Japanese Parliament’s Debate Over Pacifism Gets Violent

Japanese Parliament’s Debate Over Pacifism Gets Violent

Japanese Parliament’s Debate Over Pacifism Gets Violent

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Sept. 18 2015 1:20 PM

Japanese Parliament’s Debate Over Pacifism Gets Violent

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Japanese Prime Minister Shinzo Abe gestures while attending the lower house special committee on the national security bills at the parliament in Tokyo on July 3, 2015. Tokyo voiced its frustration on July 3 a year after North Korea said it had started re-investigating the fate of Japanese kidnapped by Pyongyang's spies decades ago, with no new leads in sight. AFP PHOTO / TOSHIFUMI KITAMURA (Photo credit should read TOSHIFUMI KITAMURA/AFP/Getty Images)

Photo by TOSHIFUMI KITAMURA/AFP/Getty Images

There may be times, as Winston Churchill once put it, when violence can be the “sole guarantee of peace.” But I’m not sure the prime minister had in mind ripping away the microphone of a member of parliament to prevent him from calling a vote.

The chaotic scenes in Japan’s parliament today were provoked by debate over a package of bills that would allow Japan’s military, known as the Self-Defense Forces, to provide logistical support and in some cases armed backup to allied militaries in overseas conflicts. Opponents tried to prevent voting on the bill by taking away the microphone of the committee chairman, who was attempting to call a vote. Pro-government lawmakers then formed a protective phalanx around him, as television cameras rolled. The committee eventually managed to pass the bills, which were sent to the upper house for a final vote. They will almost certainly pass. Abe appeared to be either dozing off or meditiating throughout the whole thing.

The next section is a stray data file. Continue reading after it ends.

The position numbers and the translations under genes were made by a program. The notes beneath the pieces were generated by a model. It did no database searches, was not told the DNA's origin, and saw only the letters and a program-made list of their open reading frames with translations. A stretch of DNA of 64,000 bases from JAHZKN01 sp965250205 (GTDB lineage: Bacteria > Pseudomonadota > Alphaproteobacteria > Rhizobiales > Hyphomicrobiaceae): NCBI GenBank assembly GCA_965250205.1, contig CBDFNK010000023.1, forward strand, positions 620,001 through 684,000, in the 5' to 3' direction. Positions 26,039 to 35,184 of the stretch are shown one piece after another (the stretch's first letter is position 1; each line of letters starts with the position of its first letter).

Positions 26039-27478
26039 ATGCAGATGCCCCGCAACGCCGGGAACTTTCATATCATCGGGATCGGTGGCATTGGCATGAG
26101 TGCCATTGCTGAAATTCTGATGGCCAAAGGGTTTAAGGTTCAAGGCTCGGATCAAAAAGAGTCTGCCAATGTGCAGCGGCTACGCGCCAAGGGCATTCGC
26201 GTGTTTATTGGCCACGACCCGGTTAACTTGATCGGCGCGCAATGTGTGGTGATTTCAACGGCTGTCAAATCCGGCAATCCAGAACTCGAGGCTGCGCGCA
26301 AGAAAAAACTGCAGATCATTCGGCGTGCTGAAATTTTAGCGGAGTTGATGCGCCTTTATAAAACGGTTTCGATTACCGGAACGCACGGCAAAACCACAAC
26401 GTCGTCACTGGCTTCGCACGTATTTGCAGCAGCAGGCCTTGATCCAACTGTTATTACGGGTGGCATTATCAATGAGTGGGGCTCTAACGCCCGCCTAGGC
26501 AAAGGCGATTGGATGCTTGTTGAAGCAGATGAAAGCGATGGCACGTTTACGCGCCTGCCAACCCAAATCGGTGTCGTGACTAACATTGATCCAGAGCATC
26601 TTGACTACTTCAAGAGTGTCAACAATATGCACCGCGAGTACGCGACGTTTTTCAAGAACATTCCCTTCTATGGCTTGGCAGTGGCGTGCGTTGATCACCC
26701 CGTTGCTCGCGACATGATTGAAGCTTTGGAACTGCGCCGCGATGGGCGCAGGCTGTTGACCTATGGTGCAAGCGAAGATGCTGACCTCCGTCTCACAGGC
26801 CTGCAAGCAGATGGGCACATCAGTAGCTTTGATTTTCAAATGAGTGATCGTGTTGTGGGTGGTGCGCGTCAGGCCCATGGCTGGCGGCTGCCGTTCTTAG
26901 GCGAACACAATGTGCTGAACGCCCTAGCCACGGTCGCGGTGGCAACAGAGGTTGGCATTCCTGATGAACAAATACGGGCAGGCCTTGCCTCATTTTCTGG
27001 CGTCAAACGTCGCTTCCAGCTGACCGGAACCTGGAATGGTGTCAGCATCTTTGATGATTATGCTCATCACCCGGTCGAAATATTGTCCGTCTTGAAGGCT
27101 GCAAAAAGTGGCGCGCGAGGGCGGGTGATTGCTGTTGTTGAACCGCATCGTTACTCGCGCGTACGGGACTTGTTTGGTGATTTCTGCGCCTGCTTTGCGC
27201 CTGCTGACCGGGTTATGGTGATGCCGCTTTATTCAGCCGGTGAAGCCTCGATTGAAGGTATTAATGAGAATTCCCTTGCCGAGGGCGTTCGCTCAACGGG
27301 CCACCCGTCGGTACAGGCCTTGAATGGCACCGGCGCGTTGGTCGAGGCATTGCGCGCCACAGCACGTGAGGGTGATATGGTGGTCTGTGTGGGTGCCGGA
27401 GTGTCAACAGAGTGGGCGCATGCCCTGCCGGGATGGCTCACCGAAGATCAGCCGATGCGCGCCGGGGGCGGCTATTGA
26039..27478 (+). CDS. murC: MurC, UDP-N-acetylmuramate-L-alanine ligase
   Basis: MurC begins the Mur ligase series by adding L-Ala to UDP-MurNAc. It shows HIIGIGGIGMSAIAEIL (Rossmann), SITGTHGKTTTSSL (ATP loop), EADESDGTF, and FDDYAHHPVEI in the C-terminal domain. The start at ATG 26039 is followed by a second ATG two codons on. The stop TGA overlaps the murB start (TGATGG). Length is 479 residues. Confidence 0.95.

Opponents argue the changes violate Japan’s post-World War II constitution, in which it vowed to “forever renounce war as a sovereign right of the nation and the threat or use of force as means of settling international disputes.” Prime Minister Shinzo Abe’s government has reinterpreted that clause as allowing for “collective self-defense,” something that seems like an intentionally vague definition, and the new laws would make that interpretation official.

Abe, who has pushed a less apologetic view of Japan’s wartime history, has been gradually chipping away at the principle of pacifism with moves such as easing a ban on weapons exports. He has seized on the killing of Japanese hostage Kenji Goto by ISIS in February as evidence of why Japan needs to take a more assertive international role. Opponents say cases like Goto’s are evidence of why Japan should stay out of foreign wars and worry about Japan becoming embroiled in a U.S.-led conflict like the war in Iraq. Ironically, given that the U.S. essentially wrote the Japanese constitution, the U.S. has supported Abe’s changes, seeing the potential benefits of Japanese military support. Regional rival and wartime adversary China sees things differently.

A majority of the Japanese public opposes the changes, and protests have been widespread and angry. In addition to the chaotic scenes inside the rally, 13 people were arrested at a rally of 13,000 outside. Physical scuffles have broken out in Japan’s parliament before, but the body is usually fairly sedate compared to other East Asian democracies, such as South Korea, where brawls can get very ugly, and Taiwan, where the filibuster-by-fisticuffs is practically an accepted debating tactic and can involve up to 50 lawmakers throwing punches at a time.

Joshua Keating is a staff writer at Slate focusing on international affairs and author of the forthcoming book, Invisible Countries.